‘I hate myself right now’: How Happy Valley’s James Norton is channelling childhood trauma

His character may be behind bars, but James Norton is still the most chilling thing about Happy Valley.

BBC One’s hit crime drama returned on New Year’s Day for its third series, with new episodes airing every Sunday.

Norton reprises the role he is best known for: the villainous sex offender and killer Tommy Lee Royce.

In the first few episodes, Royce has remained in prison following the events of series two. However, as Annabel Nugent speculated in her episode three recap, there are maybe signs that a prison break could be on the cards.

Speaking to The Independent recently, Norton opened up about the trauma he experienced as a child, and how he had drawn on that trauma as an actor.

Growing up, Norton attended the North Yorkshire Catholic boarding school Ampleforth College. The school, sometimes referred to as the “Catholic Eton”, was banned from taking on new pupils between November 2020 and April 2021 after a damning independent report found evidence that “appalling sexual abuse [had been] inflicted over decades on children as young as seven”.

Norton made clear that he had not been a victim of sexual abuse while attending the school, and had in fact received “an enormous amount of support and solace from a couple of the monks”, he had been badly bullied during his time there.

As well as Royce, Norton has played a number of dark, psychologically complicated characters, including Jude, the lead of a new West End adaptation of Hanya Yanagihara’s traumatic 2015 bestseller, A Little Life.

James Norton as Tommy Lee Royce in ‘Happy Valley' (BBC/Lookout Point/Matt Squire)
James Norton as Tommy Lee Royce in ‘Happy Valley' (BBC/Lookout Point/Matt Squire)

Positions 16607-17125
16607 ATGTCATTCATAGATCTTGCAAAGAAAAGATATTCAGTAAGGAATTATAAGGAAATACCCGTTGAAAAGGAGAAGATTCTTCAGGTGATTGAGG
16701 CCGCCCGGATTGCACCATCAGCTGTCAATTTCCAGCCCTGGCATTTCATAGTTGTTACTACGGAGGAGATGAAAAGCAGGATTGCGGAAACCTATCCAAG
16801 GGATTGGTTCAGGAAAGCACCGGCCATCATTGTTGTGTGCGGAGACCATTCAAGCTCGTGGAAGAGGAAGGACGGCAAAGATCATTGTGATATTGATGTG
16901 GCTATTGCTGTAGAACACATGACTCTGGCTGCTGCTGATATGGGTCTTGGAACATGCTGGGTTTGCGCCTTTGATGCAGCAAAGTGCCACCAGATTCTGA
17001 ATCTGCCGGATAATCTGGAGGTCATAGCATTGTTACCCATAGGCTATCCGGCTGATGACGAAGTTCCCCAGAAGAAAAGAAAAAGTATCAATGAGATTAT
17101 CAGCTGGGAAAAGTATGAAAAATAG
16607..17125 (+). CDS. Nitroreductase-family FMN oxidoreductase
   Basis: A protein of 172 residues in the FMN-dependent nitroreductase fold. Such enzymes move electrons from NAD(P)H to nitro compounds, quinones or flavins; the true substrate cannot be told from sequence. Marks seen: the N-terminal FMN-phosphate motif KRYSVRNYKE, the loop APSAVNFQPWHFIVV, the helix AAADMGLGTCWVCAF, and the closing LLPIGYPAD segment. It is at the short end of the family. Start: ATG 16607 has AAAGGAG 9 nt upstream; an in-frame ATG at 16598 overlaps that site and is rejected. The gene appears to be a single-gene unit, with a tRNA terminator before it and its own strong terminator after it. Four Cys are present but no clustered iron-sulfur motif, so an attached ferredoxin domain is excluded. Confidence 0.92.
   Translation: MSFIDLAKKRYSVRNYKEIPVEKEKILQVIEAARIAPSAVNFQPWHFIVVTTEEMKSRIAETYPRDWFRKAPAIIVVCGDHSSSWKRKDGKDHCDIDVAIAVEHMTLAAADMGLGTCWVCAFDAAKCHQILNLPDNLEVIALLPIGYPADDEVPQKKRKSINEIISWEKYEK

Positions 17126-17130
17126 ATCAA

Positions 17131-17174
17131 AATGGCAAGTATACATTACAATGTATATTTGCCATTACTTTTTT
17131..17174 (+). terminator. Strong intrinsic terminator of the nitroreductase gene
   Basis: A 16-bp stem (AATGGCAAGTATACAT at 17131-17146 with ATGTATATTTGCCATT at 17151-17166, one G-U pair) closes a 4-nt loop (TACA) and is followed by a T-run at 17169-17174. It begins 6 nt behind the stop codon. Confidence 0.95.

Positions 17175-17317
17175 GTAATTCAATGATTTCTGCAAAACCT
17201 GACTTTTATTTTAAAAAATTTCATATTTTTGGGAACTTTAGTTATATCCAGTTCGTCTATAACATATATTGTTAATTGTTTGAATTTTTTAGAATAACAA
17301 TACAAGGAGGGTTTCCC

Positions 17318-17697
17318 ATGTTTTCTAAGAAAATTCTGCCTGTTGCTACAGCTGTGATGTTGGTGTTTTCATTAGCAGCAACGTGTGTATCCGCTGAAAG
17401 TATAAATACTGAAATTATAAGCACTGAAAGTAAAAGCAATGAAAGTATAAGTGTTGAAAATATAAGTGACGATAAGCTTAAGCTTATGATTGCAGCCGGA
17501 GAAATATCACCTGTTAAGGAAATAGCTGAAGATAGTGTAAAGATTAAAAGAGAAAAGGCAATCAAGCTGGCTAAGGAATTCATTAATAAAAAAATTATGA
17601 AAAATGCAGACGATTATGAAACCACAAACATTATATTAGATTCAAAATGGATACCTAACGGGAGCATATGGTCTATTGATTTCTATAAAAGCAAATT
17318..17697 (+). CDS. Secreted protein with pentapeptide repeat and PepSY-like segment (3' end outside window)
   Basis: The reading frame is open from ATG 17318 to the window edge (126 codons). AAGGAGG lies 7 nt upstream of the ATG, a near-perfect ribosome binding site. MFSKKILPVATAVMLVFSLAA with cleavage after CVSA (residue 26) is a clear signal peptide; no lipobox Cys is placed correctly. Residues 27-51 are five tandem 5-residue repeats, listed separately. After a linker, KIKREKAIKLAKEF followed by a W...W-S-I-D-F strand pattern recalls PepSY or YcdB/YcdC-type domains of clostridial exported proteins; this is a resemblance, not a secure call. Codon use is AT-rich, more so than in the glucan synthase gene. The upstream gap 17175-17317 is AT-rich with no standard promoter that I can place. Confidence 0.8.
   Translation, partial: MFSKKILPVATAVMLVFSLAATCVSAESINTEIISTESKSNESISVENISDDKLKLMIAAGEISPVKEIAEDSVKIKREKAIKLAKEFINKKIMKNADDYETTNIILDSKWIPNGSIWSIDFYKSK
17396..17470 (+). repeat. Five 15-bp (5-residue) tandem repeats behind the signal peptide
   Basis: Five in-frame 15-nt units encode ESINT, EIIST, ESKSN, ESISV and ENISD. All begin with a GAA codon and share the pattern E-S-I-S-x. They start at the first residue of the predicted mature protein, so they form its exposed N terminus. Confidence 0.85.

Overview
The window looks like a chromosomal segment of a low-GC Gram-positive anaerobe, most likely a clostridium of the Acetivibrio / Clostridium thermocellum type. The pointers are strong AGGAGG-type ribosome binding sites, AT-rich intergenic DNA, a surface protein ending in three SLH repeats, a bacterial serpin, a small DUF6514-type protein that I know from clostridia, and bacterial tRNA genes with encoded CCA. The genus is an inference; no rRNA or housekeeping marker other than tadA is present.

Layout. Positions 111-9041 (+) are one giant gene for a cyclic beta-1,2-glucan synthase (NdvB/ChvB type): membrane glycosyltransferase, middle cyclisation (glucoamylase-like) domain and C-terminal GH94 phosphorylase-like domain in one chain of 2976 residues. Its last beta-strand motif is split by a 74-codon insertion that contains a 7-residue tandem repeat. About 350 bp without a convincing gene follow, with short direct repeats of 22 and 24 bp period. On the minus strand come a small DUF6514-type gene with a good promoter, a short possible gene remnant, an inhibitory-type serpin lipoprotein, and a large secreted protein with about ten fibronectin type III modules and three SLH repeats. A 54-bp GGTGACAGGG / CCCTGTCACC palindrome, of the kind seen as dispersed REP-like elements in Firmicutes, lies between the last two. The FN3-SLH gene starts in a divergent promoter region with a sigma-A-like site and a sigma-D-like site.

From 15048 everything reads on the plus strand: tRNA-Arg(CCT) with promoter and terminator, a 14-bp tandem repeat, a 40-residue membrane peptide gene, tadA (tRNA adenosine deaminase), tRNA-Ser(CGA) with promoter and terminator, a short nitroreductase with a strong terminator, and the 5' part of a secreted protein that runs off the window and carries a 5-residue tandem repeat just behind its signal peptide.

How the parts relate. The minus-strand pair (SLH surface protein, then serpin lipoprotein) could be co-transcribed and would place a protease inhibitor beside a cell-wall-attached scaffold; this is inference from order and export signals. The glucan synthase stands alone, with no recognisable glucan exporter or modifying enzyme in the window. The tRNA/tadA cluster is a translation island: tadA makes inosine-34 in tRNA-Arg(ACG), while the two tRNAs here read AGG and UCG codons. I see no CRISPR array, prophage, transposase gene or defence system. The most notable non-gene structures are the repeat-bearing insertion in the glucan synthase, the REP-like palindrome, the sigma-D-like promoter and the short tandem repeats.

“What I do share [with Jude], which I think is my way in, and I think this is why the book is so loved and cherished, is that everyone knows what it is to feel trauma,” Norton said.

“When you experience things like bullying or abuse as a child, without the apparatus and maturity to contend with that and understand it, you internalise it and make yourself at fault,” he continued. “And so there’s a lot of forgiveness that happened as an adult. That happened to me.

“I spent a long time hating the child that was bullied because I thought I’d brought the bullying onto myself. And that is a very small – and I’m not in any way comparing my experience to Jude’s, because it is a tiny sliver of what Jude experiences – but it is a way in for me. “

Norton went on to describe the character as an example of someone “full of goodness and warmth” but also “full of self-loathing because of the way he is treated”.

“Everyone can identify with that,” he added. “Everyone knows what it’s like to look inside and go, ‘Oh God, I just f***ing hate myself right now.’”

Read The Independent’s full interview with Norton here.

Happy Valley continues on BBC One next Sunday at 9pm.